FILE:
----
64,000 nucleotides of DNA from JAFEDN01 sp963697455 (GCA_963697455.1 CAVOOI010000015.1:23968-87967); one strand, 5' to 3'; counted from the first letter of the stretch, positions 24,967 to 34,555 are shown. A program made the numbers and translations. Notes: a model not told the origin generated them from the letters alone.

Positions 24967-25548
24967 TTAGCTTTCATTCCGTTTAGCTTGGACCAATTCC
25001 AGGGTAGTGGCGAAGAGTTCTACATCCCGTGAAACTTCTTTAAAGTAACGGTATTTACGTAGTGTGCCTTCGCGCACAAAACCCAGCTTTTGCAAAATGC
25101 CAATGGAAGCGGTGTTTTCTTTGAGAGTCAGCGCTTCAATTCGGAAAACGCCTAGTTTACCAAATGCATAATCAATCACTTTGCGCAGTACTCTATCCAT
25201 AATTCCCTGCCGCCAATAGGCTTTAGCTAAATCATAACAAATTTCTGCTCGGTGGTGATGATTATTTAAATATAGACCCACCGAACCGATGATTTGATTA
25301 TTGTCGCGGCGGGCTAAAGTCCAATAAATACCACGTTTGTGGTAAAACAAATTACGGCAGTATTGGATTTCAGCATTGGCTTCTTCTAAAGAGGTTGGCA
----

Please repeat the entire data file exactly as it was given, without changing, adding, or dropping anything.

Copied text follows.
64,000 nucleotides of DNA from JAFEDN01 sp963697455 (GCA_963697455.1 CAVOOI010000015.1:23968-87967); one strand, 5' to 3'; counted from the first letter of the stretch, positions 24,967 to 34,555 are shown. A program made the numbers and translations. Notes: a model not told the origin generated them from the letters alone.

Positions 24967-25548
24967 TTAGCTTTCATTCCGTTTAGCTTGGACCAATTCC
25001 AGGGTAGTGGCGAAGAGTTCTACATCCCGTGAAACTTCTTTAAAGTAACGGTATTTACGTAGTGTGCCTTCGCGCACAAAACCCAGCTTTTGCAAAATGC
25101 CAATGGAAGCGGTGTTTTCTTTGAGAGTCAGCGCTTCAATTCGGAAAACGCCTAGTTTACCAAATGCATAATCAATCACTTTGCGCAGTACTCTATCCAT
25201 AATTCCCTGCCGCCAATAGGCTTTAGCTAAATCATAACAAATTTCTGCTCGGTGGTGATGATTATTTAAATATAGACCCACCGAACCGATGATTTGATTA
25301 TTGTCGCGGCGGGCTAAAGTCCAATAAATACCACGTTTGTGGTAAAACAAATTACGGCAGTATTGGATTTCAGCATTGGCTTCTTCTAAAGAGGTTGGCA